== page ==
— Senator John McCain
As much as ideas shape the world we live in, it is also the reason why we are in constant conflict with each other.
Let’s take America’s political and ideological polarization, for example.
According to the 2017 PEW Research Center poll of 5,000 adults, the divide between partisans regarding national and international diplomacy, racial discrimination, immigration, among other things have significantly widened since the early 1990s.
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Ultimately, our varied ideas result in the world’s polarization – two sides pitted against each other. Both convinced that their ideas are superior to the other.
Charles Einstein explains:
“As commonly recognized, the public is split into irreconcilable political factions who disagree not only on the interpretation of events, but on what events even took place. They have seemingly separated into two disjoint realities, each with its own facts, authorities, histories, and narratives.”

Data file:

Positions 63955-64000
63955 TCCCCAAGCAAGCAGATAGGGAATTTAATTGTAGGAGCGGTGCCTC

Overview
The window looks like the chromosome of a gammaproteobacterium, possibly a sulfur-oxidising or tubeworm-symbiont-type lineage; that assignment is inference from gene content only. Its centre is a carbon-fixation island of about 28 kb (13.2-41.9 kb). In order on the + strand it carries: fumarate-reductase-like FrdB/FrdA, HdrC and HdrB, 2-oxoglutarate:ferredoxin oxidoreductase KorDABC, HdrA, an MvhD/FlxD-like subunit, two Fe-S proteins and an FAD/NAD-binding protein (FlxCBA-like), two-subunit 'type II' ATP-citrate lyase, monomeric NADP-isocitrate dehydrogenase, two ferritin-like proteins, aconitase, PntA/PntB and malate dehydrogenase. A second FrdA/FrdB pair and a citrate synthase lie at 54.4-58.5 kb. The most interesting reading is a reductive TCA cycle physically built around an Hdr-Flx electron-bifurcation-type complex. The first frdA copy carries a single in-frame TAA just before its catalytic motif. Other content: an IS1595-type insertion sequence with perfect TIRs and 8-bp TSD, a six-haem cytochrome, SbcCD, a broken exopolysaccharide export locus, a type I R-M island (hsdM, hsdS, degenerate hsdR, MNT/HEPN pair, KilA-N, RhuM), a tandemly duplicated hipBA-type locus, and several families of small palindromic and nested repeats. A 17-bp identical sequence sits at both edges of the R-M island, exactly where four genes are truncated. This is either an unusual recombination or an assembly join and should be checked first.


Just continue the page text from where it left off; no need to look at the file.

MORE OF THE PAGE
However, the problem goes beyond political factions—it affects our communication.
According to Einstein:
“A polarized society, unable to communicate with itself, cannot do very much but ride its inertia. It cannot set its sights on a goal, imagine, or create as a collective. Every problem is too big; nothing can be solved; thus, the helplessness and malaise of society today in the face of ecological and social breakdown.”
Why is this a bad thing?
Because it distracts us from thinking of and executing real solutions. Instead of focusing our attention on the root of our problems, we use so much of our energy arguing.
As Einstein puts it:
“The framing of the issue aggravates the issue, divides the people, and distracts attention from deeper levels of cause.”
Why is the political world rife with polarization?
Politics is not the most conducive environment for ideas and innovation.